posted by spaltavian at 1:15 PM on January 31, 2015 [2 favorites]


"This is less obnoxious if Kaplowitz didn't shove Ware to the same extent Ware claimed he had been shoved. If Kaplowitz didn't actually do it, I can understand why he'd bristle at this. It doesn't feel so nice to be forgiven for something you didn't actually do. I think one of the interesting things about this story is that this central question--what actually happened in that moment--isn't totally answered, and consequently, it's not as much of a neat Hollywood story as it might appear on first blush."

I don't think there's actually an answer there. I mean, think about the difficulties we have with eyewitness testimony in general, then combine that with how much of an, for lack of a better word, "origin myth" this is to both of them. Both of them could have Rashamoned this so long ago that there's no way to ever really discover the objective truth especially past the emotional content.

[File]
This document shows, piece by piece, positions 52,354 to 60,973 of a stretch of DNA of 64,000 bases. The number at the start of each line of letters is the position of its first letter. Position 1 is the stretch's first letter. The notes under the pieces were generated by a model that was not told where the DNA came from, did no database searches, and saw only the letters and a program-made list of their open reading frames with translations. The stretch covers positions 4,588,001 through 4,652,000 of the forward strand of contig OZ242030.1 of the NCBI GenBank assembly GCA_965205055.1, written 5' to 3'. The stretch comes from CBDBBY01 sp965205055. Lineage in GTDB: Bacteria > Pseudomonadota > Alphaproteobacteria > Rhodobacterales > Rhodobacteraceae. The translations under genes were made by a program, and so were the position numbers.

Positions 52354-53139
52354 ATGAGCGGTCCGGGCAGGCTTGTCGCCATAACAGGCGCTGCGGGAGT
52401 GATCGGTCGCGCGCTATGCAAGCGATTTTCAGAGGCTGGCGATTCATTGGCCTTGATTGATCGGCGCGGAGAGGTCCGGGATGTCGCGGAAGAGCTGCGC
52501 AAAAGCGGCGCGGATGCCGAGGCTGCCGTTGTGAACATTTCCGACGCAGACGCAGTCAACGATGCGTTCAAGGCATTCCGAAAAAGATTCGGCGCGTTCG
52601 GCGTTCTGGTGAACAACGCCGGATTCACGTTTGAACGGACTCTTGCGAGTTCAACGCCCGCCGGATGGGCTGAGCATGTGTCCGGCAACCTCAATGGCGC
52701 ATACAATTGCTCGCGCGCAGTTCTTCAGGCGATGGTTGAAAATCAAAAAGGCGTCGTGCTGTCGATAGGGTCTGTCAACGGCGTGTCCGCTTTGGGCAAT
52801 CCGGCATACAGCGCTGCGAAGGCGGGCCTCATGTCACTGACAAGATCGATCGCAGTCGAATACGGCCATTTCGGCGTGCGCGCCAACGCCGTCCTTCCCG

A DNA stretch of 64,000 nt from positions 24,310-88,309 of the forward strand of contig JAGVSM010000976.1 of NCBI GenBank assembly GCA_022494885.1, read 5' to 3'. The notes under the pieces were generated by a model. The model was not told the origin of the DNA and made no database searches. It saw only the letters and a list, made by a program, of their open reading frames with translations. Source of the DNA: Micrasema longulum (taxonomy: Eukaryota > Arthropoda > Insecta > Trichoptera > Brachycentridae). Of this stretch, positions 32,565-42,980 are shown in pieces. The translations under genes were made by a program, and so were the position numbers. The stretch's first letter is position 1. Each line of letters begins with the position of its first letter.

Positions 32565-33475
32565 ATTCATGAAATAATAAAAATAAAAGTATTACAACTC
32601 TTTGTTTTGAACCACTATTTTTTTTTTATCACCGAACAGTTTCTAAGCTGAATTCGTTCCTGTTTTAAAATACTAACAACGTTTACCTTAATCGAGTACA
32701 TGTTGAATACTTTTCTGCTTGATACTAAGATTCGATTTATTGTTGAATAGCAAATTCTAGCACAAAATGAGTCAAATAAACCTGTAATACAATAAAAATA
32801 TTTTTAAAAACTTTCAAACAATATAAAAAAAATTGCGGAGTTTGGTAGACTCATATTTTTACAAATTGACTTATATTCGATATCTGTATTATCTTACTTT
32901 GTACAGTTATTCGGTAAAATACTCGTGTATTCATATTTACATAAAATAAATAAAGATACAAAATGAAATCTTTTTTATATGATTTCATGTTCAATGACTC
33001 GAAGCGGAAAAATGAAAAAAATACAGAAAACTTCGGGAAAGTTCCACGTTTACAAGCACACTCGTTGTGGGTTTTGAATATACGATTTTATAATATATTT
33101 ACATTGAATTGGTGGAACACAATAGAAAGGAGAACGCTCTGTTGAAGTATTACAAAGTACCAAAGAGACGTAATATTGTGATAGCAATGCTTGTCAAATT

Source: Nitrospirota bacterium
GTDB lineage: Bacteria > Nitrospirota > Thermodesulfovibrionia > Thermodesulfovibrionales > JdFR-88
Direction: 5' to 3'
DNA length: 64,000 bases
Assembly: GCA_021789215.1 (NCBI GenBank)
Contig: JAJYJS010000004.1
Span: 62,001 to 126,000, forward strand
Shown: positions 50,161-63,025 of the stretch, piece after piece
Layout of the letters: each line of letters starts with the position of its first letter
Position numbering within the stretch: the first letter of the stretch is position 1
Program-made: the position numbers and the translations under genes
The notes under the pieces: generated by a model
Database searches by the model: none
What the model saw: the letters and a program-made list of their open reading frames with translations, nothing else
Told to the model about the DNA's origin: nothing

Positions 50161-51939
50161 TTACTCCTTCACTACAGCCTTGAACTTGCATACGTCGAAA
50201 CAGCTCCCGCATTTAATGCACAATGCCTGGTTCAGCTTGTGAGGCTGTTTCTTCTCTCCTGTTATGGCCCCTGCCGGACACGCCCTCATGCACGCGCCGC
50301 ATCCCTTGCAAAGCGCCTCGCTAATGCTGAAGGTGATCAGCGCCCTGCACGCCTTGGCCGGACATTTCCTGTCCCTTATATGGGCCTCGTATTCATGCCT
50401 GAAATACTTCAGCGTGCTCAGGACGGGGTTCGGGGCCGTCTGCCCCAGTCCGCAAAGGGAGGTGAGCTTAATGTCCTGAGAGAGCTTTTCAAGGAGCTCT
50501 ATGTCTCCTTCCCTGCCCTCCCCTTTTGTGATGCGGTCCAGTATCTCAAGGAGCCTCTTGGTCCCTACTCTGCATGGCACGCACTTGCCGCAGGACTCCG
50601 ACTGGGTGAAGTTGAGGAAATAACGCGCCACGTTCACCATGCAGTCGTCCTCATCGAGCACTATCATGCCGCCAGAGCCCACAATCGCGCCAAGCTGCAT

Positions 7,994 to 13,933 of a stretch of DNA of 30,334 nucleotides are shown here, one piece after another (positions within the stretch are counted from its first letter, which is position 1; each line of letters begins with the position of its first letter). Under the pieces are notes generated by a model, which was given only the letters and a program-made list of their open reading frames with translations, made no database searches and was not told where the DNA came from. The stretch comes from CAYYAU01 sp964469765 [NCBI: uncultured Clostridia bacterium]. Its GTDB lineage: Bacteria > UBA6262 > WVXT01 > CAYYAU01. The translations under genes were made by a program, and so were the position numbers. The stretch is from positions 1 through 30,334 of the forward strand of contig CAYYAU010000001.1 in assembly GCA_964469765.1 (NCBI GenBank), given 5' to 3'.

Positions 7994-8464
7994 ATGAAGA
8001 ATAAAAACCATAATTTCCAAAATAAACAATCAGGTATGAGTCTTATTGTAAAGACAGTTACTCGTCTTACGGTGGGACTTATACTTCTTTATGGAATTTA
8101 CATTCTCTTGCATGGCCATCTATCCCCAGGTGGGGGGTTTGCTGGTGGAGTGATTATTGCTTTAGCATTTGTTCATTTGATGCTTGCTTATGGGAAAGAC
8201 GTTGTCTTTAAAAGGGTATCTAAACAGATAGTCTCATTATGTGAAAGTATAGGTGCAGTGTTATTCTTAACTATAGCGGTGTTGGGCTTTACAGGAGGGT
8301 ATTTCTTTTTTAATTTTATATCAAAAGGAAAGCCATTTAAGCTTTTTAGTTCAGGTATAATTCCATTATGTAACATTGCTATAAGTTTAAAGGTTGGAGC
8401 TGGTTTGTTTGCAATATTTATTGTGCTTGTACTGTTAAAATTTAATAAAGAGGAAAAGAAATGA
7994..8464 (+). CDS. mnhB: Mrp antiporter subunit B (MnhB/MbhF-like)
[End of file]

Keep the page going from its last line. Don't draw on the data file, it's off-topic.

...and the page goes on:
posted by klangklangston at 1:21 PM on January 31, 2015 [13 favorites]


MoonOrb: "it's not as much of a neat Hollywood story as it might appear on first blush."

Uh, what? I mean, this is basically a non-fictional version of Bonfire of the Humanities.
posted by pwnguin at 1:22 PM on January 31, 2015 [4 favorites]


I think one of the interesting things about this story is that this central question--what actually happened in that moment--isn't totally answered

And almost certainly can't be, at this point, because it's layered beneath years of process and interviews and questions and reconsiderations.

As for the teacher, first-year teachers shouldn't be dumped into any classroom on their own. You can't just learn how to be a teacher in a 6-week summer session.

I really don't understand how Teach For America ever seemed like a good idea except as a pretty cynical attempt to downgrade teaching as a professional occupation.